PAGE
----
Advent is time of waiting and expectation. All of us who attend liturgical churches know that and all of us know how much a challenge that waiting is amid the craziness of the Christmas season these days. For me, the weeks leading up to Advent and Advent itself involve marking, lesson preparation and the standard running-around which life as a teacher entails. By the time Advent comes around, I'm usually worn to a frazzle and trying to squeeze out the last reserves just to get done what I need to get done before the Christmas holidays really begin.
I don't think this overwhelmed feeling is uncommon at all. All of us are busy this time of year and Christmas preparations and socializing just add to that load. It is hard to find time to wait quietly and to reflect on the coming of Jesus, both on that night more than two thousand years ago and in the coming age (whenever that is). That is the dilemma that I found myself in this year...again.
As Advent started this year, I found myself catching up marking from a busy November, taking on an additional task at school (which I should never have taken on--when will I learn!) and I was getting very cranky. Two or three days into Advent, I was muttering under my breath that I didn't feel like I would get any Advent this year. That woke me up. Something was very wrong with my attitude and with me, if I was feeling that way so early in Advent.
That was when a thought came to my head: why not just leave work at work, do what I can and take Advent back for myself? Sounds simple doesn't it? Simple and, frankly, a little scary, given how behind I was feeling. How was I supposed to get work done and have Advent? Won't I just fall further behind and get more stressed, instead of relieving my stress by getting the work out of the way, even if it meant flogging myself to get things done? Given the way that my brain works, that actually made sense to me and made the decision that I was making seem a little crazy. I still made it, but with some trepidation.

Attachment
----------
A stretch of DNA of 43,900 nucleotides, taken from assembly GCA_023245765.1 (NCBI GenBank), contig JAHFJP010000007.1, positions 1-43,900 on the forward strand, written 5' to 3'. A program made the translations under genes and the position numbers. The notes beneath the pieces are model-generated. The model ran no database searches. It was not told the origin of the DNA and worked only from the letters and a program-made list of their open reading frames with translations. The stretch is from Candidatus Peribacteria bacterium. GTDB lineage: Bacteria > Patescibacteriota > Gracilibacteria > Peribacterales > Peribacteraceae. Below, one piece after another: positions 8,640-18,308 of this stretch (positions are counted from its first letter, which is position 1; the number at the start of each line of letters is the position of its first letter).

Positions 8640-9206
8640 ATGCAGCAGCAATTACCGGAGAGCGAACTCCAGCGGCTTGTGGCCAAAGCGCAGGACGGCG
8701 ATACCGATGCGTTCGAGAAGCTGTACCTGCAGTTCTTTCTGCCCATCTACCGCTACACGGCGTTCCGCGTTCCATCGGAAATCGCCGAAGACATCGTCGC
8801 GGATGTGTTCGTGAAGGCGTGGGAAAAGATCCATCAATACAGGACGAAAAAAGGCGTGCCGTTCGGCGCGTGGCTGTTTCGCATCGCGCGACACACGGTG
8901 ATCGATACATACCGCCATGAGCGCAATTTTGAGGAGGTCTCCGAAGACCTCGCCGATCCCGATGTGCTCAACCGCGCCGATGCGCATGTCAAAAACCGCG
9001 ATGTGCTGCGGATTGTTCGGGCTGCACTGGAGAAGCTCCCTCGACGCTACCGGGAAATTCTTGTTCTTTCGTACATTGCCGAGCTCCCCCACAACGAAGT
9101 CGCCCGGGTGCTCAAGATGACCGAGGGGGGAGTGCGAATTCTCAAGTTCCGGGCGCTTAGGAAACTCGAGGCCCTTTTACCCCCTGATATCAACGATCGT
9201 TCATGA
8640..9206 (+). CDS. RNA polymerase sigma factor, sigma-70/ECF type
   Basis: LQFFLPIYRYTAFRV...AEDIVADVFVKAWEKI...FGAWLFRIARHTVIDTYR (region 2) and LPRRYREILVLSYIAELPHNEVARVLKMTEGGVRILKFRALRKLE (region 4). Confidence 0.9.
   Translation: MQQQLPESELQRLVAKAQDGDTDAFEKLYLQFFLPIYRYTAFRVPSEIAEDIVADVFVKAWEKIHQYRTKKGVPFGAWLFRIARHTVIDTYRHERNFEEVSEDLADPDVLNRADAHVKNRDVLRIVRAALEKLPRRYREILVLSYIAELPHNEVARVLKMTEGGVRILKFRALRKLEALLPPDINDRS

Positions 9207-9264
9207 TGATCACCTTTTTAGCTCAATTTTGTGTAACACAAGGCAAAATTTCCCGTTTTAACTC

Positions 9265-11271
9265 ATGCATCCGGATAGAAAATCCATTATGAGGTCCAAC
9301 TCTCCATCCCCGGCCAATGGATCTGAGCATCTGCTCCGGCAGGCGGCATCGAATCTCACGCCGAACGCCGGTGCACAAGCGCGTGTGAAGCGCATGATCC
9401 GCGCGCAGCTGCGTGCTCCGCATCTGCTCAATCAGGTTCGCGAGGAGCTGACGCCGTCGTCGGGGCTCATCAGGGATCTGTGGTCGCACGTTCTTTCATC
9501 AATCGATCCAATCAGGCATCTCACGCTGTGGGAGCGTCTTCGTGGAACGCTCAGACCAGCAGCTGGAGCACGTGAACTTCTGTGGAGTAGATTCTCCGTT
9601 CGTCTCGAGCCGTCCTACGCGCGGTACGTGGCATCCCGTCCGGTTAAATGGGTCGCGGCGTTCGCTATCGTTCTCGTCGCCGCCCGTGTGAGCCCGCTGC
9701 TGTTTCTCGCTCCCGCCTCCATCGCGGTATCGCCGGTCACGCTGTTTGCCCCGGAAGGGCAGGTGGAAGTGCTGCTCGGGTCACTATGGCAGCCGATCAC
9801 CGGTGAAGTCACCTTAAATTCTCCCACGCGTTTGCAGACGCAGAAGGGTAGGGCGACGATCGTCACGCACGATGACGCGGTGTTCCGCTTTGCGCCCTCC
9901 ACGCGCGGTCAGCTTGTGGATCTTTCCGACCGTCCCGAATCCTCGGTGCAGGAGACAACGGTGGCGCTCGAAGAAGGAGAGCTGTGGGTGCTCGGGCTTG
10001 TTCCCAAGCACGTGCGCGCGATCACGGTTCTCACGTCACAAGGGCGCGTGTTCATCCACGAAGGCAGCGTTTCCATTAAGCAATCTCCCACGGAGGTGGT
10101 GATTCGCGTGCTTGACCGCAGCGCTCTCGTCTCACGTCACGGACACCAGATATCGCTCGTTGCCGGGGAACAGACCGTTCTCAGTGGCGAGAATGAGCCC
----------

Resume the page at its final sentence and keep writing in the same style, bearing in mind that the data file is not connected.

So, what happened? I'd love to say that I was perfect in my resolution and didn't bring work home (I did a couple nights towards the end of the period, but only less than an hour's worth of work each night). I'd love to say that I had spiritual epiphanies each night (many nights I fell asleep reading or watching TV). I'd love to say that I had a fresh understanding of Christ child and the incarnation (see the previous parenthesis).
What did happen is that, instead of my stress increasing, I found it dropping and my productivity at school so much greater because I knew the work needed to get done there. I found I could take the time out to pray and to reflect (at least, before I fell asleep) on what Christ has meant to my life. I found I had time for my wife and son which was wonderful. I found I could be grateful for the good things in my life and to have compassion for others around me in a way I don't think I could have without that time. All those things are precious gifts and slowing down for Advent was what enabled me to receive them peacefully.
So, as Advent winds to a close, I'm still trying to keep a peaceful Advent. I still have some school work I want to get done. I still have many other tasks clamouring for my attention, but I still want to take the time out to wait for the coming of the Lord. There is always more things to do and there are more and better ways to keep Advent than the simple action I took this year. Still, I hope this is a start to a deepening of my Advent experiences. With God's help, I hope that the Advent season will be a time for us to prepare ourselves to meet Christ again; in prayer, in those we help and in those around us.